SEC Sues Daniel Peterson for Fraud
On April 25, 2013, the Securities and Exchange Commission Division of Enforcement (“SEC”) announced that it had charged Daniel Peterson of Spokane, Washington, and his company USA Real Estate Fund 1 with securities fraud. According to the SEC, Daniel Peterson misled investors with false claims of enormous potential returns that could be generated by the wonderful investment opportunity he touted. He told his victims that his securities offering would be in “secured” financial products, and would be backed by important Wall Street players. He offered assurances that the Jumpstart our Business Startups Act (“JOBS Act”) permitted him to raise billions by advertising his company’s securities offering to the general public. If only the people to whom he made his generous early offer would act quickly, they’d get in on the ground floor and profit greatly once the offering was launched. Wrapping himself in the flag, he promised to use their money only to invest in American businesses.
Though the scheme and Peterson’s description of it were improbable in the extreme, Peterson sold securities in USA Real Estate Fund to more than 20 investors in Washington and at least five other states between November 2010 and June 2012, according to the SEC. The agency alleges that Daniel Peterson used investors’ money for his own personal expenses: rent, food, entertainment, luggage for his wife, a rented Mercedes Benz SUV, and of course the standard (for scammers) trip to Vegas. Evidently Peterson is not easily embarrassed: he has two outstanding judgments against him for cheating earlier investors.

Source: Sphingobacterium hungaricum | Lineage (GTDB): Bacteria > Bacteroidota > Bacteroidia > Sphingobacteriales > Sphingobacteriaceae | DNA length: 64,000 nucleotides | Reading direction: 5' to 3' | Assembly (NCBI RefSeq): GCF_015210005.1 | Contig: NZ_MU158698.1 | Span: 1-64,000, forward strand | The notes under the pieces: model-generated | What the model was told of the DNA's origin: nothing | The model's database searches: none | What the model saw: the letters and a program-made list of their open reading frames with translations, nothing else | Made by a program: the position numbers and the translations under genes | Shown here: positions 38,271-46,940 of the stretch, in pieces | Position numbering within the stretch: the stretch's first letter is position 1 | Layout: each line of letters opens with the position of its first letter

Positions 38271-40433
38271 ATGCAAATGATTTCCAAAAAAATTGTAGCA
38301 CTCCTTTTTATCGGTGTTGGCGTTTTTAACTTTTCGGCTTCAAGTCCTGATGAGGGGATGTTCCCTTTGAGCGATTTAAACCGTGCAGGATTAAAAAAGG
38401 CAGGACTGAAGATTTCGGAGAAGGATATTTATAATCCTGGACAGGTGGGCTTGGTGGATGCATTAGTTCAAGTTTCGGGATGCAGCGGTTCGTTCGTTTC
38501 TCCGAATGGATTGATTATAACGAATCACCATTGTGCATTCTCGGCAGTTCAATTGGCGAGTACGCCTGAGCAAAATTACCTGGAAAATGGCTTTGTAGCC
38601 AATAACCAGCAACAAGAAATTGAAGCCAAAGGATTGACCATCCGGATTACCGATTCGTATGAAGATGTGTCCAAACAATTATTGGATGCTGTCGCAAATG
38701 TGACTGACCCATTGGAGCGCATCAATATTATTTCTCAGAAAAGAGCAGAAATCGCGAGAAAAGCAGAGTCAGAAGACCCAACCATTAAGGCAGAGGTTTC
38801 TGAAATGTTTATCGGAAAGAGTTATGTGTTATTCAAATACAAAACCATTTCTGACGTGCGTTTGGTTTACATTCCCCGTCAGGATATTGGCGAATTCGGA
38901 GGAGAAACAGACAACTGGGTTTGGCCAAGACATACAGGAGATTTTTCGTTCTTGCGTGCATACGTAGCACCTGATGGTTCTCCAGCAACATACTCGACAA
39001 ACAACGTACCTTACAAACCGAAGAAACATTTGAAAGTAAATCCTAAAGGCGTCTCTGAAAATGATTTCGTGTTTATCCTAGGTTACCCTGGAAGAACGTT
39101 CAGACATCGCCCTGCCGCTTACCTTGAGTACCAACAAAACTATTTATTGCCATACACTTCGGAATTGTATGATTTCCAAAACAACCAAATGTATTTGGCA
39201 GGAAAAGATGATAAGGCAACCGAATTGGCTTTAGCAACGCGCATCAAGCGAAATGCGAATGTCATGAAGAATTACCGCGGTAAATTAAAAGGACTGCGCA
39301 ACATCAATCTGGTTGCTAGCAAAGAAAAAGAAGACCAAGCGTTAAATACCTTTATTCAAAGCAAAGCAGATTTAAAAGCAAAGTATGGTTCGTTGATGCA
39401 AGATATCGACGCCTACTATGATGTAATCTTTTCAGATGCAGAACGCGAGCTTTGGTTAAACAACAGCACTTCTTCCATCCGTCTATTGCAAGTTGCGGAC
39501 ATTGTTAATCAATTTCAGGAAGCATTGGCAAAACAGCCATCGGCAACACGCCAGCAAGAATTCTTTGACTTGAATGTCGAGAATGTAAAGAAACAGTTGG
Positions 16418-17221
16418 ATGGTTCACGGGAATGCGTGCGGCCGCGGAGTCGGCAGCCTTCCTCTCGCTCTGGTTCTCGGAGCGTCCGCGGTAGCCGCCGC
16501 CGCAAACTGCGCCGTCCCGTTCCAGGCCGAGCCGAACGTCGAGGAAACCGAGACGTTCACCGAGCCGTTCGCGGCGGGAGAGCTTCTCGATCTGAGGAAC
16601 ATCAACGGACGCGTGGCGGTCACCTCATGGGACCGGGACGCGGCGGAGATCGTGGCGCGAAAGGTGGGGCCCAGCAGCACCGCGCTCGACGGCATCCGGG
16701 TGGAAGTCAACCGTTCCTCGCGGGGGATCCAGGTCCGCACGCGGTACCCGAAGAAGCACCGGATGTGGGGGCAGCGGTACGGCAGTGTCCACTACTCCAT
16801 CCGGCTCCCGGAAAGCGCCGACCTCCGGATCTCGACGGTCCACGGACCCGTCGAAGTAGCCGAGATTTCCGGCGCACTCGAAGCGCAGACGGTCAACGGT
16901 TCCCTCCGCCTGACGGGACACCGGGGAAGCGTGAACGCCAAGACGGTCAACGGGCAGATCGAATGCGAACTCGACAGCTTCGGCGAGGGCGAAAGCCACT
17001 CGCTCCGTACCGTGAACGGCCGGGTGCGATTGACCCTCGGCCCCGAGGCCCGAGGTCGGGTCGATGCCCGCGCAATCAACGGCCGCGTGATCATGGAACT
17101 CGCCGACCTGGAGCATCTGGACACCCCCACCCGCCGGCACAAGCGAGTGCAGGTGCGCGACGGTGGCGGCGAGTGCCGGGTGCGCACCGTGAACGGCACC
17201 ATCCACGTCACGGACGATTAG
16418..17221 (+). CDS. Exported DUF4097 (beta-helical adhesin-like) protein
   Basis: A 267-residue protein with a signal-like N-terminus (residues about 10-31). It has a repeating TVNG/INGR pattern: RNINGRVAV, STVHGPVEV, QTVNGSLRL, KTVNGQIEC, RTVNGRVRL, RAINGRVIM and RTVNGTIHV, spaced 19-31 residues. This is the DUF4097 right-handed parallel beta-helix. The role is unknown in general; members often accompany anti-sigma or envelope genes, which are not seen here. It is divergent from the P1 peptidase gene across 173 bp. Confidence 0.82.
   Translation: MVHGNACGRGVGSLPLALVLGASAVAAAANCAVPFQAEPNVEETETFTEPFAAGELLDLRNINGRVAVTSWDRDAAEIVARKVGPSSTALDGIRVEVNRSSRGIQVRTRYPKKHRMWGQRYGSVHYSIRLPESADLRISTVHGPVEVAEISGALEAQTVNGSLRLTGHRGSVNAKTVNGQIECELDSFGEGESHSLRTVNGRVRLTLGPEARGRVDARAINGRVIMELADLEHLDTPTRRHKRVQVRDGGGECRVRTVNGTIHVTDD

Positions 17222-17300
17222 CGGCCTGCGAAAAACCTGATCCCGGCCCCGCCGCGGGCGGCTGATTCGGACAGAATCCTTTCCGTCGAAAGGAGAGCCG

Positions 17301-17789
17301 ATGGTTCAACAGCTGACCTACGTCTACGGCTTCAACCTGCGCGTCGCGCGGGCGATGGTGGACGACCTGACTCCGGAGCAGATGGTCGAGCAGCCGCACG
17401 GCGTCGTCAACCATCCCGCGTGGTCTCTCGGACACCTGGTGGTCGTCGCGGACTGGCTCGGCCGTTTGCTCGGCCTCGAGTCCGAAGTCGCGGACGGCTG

The SEC’s complaint charges USA Real Estate Fund and Peterson with violating the anti-fraud provisions of the federal securities laws.
The SEC has been criticized for not finalizing the new rules required under the JOBS Act for crowdfunding. Those rules will permit issuers to raise money by using general solicitation and advertising to the public. Critics of the SEC, complaining that the agency has been dragging its feet, argue that the new crowdfunding options are a valuable tool for small businesses that will open the floodgates to readily available capital. The SEC has responded by pointing out that an injudicious and hasty application of the crowdfunding provisions are more likely to open the floodgates to a tsunami of fraud.
The charges against Daniel Peterson and USA Real Estate Fund, like the Justice Department’s allegations against disbarred lawyer William Reilly, serve as indicators of the kind of fraud to which the JOBS Act may unintentionally give rise. Reilly filed an S-1 registration form claiming that Caribbean Pacific Marketing, a company he controlled, qualified as an “emerging growth company” under the JOBS Act. Once the S-1 was deemed effective by the SEC in August 2012, Reilly sold stock to, among others, a “confidential source” who was working with the FBI. According to the FBI, Reilly prepared the company’s registration statement and its accompanying prospectus. The SEC and the U.S. Attorney’s Office considered both to be false and misleading, in part because they failed to disclose that Reilly himself was a control shareholder who had been sanctioned by the SEC and disbarred from the practice of law in the state of New York. A few days later, the SEC announced that it was investigating whether it should suspend the effectiveness of Caribbean Pacific’s registration statement, thereby putting a stop to any further stock sales. The suspension became official on December 3. Criminal charges soon followed.